Lionel-Noël Royer (1852-1926), according to his English language Wikipedia entry, is best known for his large paintings of the life of Joan of Arc located in the Basilica of Bois-Chenu in Domrémy, her home town. His French Wikipedia entry also notes that he is known "ainsi que du tableau Vercingétorix jette ses armes aux pieds de Jules César." The latter ("Vercingétorix Throwing his Weapons at the Feet of Caesar" - 1899) is probably better known outside France because it has been used as book cover art. It's the image at the top of this post (click on it to enlarge).
Royer fought in one Franco-Prussian War battle, so was qualified to paint battle scenes even though he followed convention and overly dramatized the action. Following the war he studied art at l'École des beaux-arts de Paris under Alexandre Cabanel and William Bouguereau.
Royer painted simple subjects, but excelled in dealing with complex scenes with casts worthy of a Cecil B. DeMille Biblical movie. Well, fewer people than in film crowd scenes, but plenty on artists' canvases.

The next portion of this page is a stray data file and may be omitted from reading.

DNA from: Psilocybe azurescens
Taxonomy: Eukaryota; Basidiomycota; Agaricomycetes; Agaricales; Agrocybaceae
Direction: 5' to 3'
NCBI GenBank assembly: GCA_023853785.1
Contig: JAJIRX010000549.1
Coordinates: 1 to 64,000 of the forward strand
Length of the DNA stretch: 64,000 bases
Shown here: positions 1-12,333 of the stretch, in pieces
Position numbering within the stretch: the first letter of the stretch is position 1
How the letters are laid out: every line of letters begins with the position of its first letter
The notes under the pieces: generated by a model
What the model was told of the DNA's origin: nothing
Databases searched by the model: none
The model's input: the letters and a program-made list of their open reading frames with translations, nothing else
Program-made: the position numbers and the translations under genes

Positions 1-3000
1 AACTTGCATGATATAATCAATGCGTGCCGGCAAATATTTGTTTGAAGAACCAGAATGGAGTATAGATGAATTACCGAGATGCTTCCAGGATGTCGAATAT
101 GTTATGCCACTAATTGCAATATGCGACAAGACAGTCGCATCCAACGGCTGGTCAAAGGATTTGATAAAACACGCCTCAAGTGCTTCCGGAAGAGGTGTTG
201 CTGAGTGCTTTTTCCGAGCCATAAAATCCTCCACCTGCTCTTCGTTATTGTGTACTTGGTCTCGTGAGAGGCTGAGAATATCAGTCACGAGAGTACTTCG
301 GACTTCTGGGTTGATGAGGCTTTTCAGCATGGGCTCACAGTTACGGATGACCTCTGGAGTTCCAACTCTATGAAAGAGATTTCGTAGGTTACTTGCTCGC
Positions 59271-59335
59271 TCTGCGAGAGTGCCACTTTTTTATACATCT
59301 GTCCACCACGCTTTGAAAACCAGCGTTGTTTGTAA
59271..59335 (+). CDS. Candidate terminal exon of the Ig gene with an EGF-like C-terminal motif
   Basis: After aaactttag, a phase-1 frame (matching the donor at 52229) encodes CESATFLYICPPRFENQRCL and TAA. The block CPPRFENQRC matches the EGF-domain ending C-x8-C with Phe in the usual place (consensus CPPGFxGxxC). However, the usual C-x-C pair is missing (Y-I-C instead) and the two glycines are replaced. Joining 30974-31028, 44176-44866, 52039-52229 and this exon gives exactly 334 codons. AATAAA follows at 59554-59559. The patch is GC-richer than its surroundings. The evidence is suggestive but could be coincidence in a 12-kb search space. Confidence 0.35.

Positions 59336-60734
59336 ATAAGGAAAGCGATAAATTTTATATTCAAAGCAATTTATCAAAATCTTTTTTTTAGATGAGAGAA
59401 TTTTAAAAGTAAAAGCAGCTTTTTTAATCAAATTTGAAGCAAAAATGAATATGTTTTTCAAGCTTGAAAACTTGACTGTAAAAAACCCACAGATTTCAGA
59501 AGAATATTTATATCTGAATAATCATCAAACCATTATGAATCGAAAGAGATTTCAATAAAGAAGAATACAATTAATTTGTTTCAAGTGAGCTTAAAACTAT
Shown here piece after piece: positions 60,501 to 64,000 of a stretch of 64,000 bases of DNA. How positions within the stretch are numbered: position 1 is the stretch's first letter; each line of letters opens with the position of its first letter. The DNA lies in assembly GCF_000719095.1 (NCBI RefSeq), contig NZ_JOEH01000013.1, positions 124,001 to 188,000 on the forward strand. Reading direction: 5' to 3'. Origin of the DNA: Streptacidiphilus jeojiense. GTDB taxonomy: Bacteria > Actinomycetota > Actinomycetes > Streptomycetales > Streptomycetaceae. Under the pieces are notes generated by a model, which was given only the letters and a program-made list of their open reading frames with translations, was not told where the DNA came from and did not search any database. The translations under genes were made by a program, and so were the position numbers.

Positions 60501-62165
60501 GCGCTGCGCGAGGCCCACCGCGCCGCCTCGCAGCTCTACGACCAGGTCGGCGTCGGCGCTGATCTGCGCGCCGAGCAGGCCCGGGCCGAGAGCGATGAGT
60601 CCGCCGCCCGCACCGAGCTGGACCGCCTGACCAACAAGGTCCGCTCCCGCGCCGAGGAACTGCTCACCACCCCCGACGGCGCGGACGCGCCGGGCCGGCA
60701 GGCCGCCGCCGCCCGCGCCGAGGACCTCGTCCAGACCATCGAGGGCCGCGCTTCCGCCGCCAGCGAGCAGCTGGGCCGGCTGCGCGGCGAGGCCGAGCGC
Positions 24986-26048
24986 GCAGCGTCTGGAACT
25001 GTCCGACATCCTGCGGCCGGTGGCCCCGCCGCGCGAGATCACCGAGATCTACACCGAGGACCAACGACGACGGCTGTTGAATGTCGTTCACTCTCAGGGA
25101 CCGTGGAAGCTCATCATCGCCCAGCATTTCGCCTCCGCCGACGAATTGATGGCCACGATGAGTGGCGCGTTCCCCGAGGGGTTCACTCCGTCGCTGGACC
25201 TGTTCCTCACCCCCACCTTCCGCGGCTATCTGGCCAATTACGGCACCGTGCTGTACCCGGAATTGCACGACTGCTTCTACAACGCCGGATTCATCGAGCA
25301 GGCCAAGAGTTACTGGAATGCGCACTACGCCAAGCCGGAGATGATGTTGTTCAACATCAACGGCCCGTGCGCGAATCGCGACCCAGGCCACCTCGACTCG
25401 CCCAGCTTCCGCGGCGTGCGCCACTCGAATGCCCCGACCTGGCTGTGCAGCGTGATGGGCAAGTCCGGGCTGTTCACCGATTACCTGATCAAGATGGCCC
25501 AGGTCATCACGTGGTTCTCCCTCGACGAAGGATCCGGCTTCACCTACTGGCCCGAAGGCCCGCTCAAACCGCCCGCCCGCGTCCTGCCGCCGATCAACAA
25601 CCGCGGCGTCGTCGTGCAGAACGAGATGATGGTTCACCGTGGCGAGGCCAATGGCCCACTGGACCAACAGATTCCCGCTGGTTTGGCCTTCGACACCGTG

Below are more examples of his work. But I have to say that I like the Julis Caesar painting best, even though the French link above states "Les historiens soulignent notamment le fait que Vercingétorix ne s'est certainement pas présenté en armes devant César au moment de sa reddition (il aurait été massacré par la garde romaine). Le cheval est à l'époque une monture romaine, les Gaulois utilisant plutôt des poneys (plus petits). Le tableau traduit surtout une volonté d'héroïser le personnage de Vercingétorix." That is, what Royer painted probably did not actually happen the way he depicted the surrender.
Click on the image to enlarge.
Also known as the Battle of Mans, fought 10-12 January 1871. A large but rag-tag French army was defeated by the Prussians. This battle, along with the end of the Siege of Paris a few days later, marked the end of the main military phase of the Franco-Prussian War
This battle was between Garibaldi's Italians and an army comprised of the French and Papal Zouave troops. The Italians were defeated.
The flower seller is at the lower right corner with her push-cart. At the lower left is a red automobile that dates the painting as from a few years around 1905. The large building is the Hôtel de Ville, Paris' city hall, and the tall structure at the right is the Notre-Dame.
The opposite of Royer's war paintings.
Confirmation that he studied under Bouguereau.